If Friday were a food—it would be pizza.
Tonight’s lesson is all about PIZZA.
In 1830, pizza was born. The world’s first *official* pizzeria, Port’Alba, cooked pizza in an oven lined with lava from Mount Vesuvius, a volcano located on the Bay of Naples.
In the 1800s, most Italians thought of pizza as a peasant meal… until a badass baker named Raffaele Esposito created a margarita pizza for Queen Margherita. In celebration of the queen’s visit to Naples in 1889, Raffaele made a pizza in the colors of the Italian flag (white mozzarella cheese, red tomato sauce, and green basil). Queen Margherita fell in love (obviously) and soon pizza became fashionable all across the country. I’m happy I have the same pizza preference as a queen.
Next, pizza conquers the world. But first, America.
The first pizza place in America was Lombardi’s in New York City started selling pies in 1905.
The first American cities to start selling pizza were New York, Boston, New Haven, Conn., and Trenton, N.J. after an influx of Southern Italian immigrants around the turn of the century.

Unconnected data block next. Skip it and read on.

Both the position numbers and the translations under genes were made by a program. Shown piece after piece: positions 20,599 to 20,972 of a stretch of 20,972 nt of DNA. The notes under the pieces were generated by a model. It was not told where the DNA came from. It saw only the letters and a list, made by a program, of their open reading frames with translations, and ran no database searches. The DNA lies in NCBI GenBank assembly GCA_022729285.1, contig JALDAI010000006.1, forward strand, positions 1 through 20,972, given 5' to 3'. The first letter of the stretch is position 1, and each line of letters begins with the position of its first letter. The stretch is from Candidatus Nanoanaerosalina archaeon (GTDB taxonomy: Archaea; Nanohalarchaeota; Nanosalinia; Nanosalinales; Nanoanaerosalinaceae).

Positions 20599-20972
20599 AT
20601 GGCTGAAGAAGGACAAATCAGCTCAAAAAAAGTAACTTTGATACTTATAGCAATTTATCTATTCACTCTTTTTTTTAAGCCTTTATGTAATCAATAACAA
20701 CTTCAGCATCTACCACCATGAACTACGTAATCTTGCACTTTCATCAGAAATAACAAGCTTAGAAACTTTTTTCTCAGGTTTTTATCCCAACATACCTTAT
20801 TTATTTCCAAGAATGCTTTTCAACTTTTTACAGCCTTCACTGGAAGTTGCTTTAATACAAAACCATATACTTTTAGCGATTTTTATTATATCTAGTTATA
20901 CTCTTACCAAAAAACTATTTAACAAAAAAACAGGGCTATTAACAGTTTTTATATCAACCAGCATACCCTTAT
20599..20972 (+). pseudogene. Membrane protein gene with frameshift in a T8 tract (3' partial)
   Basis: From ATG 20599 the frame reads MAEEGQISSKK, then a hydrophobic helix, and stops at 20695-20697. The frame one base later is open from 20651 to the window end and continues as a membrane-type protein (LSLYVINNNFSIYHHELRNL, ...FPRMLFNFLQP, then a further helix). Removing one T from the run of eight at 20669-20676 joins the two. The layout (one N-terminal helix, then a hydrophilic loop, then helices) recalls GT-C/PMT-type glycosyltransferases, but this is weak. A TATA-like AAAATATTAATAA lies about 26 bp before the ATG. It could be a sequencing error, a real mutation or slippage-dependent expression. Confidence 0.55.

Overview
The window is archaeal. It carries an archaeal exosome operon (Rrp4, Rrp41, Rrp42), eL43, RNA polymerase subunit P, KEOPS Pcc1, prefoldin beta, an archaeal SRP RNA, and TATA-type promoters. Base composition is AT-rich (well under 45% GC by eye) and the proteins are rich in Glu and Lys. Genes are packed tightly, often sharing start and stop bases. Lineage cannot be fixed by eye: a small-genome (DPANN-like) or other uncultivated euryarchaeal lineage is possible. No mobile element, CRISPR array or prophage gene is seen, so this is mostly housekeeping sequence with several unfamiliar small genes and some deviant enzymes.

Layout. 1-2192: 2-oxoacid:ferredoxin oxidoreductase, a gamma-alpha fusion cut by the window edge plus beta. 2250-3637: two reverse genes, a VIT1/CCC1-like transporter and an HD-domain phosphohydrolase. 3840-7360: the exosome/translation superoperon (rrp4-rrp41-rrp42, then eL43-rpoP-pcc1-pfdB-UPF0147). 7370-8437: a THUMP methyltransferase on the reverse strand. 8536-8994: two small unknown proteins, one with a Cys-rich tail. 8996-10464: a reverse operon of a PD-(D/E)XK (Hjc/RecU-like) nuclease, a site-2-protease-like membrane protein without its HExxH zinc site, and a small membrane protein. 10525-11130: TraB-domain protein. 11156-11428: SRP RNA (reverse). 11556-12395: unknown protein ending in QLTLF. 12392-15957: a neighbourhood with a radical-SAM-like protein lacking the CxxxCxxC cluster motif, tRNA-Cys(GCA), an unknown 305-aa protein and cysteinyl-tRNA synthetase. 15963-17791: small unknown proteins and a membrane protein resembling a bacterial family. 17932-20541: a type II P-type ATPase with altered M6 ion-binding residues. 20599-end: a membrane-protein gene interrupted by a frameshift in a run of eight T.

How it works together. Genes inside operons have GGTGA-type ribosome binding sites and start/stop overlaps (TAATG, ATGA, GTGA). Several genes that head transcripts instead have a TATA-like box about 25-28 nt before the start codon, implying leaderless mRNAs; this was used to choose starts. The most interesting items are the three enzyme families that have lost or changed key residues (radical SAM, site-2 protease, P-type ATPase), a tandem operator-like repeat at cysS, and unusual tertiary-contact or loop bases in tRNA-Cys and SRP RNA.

America responded by doing what we do best: spending money and eating A LOT of food. Americans eat approximately 100 acres of pizza a day or about 350 slices per second. In a typical pizza-eating session, an adult consumes 744 calories 🤷🏻♀️ BUT… I have good news:
In 2011, Pizza was considered a “vegetable” by the government. Meals subsidized by the government must contain a certain amount of vegetables, a serving of pizza containing at least two tablespoons of tomato sauce meets those vegetable requirements.
According to a recent Gallup Poll, kids between the ages of 3 to 11 prefer pizza over all other food groups for lunch and dinner… but you already knew that.
There’s even a mathematical theorem, the “Pizza Theorem,” the equation mimics pizza slicing techniques.
Okay, anyway, back to pizza. The four primary kinds of mozzarella used to make pizza are mozzarella di bufala (made from the milk of water buffalo in Italy, and used on Neapolitan-style pizzas), fior di latte (similar to mozzarella di bufala, but made from cow’s milk), burrata (a fresh Italian cheese known for its creamy filling), and “pizza cheese” (the less perishable whole-milk or part-skim mozzarella used by the majority of American pizzerias).
In 2014, food scientists did a very important study: the baking properties of different cheeses. Finally, scientific evidence of what we all know—mozzarella makes the best pizza cheese.
What’s your favorite pizza topping? Tell me about the best slice of pizza you’ve ever eaten.
🍕In Pizza We Trust 🍕
P.S. I kinda wanna go on a pizza sabbatical… can someone pay to to travel and write about pizza? No? Okay, fine. Here’s a picture I tookinstead…